Oklahoma always has a few small-college players who put up huge numbers, and this year is no exception. Western Oklahoma State outfielder Jhiomar Veras led all NJCAA Division II players in hitting (.503) and homers (23) entering the D-II Juco World Series. He also tied for the D-II home run crown last year with 20. A former switch-hitter, he struggled from the left side and has became exclusively a righthanded hitter. A 6-foot-1, 190-pounder, he has some athleticism and speed to go with his power.
15 465 Los Angeles Angels Domonic Jose Boca Raton (Fla.) HS Fla.
Several potential premium picks are thought to be tough signs, such as Stanford recruits Austin Slater and Domonic Jose, the son of former big leaguer Felix Jose. Jose flashed five-tool ability over the last two seasons without putting them all together at the same time. He has bloodlines, runs well for his size at 6-foot-3, 190 pounds, and has oustanding makeup. He's a switch-hitter with a natural swing from the left side. But he has battled draftitis this spring in addition to his Stanford commitment. He's signable in the first three rounds but may not have shown enough to go that high.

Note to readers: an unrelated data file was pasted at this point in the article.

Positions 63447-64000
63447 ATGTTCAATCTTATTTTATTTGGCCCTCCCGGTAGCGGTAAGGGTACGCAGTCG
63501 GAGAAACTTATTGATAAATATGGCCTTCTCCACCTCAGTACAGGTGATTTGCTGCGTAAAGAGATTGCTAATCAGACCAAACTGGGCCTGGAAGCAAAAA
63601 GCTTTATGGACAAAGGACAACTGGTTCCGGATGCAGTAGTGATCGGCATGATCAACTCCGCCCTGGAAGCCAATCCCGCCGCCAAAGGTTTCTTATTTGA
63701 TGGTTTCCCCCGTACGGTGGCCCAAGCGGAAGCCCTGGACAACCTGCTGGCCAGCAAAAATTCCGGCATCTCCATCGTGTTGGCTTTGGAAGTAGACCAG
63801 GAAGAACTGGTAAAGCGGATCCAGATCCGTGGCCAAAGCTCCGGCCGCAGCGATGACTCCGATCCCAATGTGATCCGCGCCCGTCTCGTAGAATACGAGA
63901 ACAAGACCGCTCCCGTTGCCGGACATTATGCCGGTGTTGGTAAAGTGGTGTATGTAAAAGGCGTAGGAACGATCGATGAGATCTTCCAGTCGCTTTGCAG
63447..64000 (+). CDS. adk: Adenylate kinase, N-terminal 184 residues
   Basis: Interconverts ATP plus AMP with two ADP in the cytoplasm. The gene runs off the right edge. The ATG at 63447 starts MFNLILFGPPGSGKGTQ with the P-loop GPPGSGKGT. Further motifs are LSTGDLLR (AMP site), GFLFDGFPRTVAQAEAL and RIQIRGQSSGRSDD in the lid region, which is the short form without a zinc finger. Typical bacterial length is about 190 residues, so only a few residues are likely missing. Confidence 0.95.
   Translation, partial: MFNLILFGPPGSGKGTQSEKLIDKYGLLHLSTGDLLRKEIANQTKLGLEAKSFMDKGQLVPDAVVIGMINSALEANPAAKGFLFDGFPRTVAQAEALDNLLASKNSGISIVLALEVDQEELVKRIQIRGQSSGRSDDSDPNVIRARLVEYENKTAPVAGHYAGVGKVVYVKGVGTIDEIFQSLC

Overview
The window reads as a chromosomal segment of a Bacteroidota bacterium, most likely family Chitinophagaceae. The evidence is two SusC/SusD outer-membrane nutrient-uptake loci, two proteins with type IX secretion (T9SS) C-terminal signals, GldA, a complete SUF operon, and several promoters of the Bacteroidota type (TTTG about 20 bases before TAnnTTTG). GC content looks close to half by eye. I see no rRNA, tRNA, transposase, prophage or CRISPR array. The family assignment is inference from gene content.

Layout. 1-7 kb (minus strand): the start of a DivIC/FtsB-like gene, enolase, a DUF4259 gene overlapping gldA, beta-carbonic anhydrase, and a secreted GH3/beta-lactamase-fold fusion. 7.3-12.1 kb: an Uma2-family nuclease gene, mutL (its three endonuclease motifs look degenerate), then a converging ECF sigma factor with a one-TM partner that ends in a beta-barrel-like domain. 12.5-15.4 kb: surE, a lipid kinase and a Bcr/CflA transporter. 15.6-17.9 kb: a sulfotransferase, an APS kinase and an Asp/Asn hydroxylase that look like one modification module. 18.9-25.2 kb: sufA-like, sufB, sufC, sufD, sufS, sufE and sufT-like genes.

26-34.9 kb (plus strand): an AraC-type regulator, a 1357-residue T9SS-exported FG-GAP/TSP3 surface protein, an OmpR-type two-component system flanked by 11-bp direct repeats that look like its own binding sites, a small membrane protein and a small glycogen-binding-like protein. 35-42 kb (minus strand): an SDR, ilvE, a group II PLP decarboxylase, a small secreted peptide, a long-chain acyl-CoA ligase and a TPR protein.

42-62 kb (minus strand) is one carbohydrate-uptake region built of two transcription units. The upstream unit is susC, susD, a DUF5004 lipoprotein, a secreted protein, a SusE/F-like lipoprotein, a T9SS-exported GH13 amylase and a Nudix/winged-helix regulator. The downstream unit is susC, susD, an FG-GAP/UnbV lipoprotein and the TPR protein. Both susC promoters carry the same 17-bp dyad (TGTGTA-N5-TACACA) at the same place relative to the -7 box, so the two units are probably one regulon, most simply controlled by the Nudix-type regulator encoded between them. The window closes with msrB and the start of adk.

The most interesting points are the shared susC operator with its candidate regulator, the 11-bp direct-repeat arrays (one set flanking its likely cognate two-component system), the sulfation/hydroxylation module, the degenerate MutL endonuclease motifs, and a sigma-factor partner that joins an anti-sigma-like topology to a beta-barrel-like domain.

15 467 Detroit Tigers Tyler Gibson Stratford Academy, Macon, Ga. Ga. $525,000
The son of Mercer head coach Craig Gibson, Tyler has a smooth lefthanded swing with a classic high finish and plus raw power potential. He combines good bat speed, improved strength and good balance with plenty of leverage. Scouts are somewhat split on just how high Gibson's ceiling is and how athletic he is, and some believe all his value will be in his bat. With broad shoulders, he should fill out his 190-pound frame and has added 15 pounds since last summer, when he was sidelined by an automobile accident that kept him off the showcase circuit. He returned in October and hit two home runs at the World Wood Bat event and hasn't looked back. Gibson signed with Georgia Tech, which would play him at short, but pro scouts don't consider him a fit there, and projecting him at third base can be a challenge if he keeps getting bigger. He runs well enough (6.7-seconds in the 60) to move to an outfield corner and could hit well enough to man either spot. His arm might be better suited to left field, but it won't matter if he hits with plus power.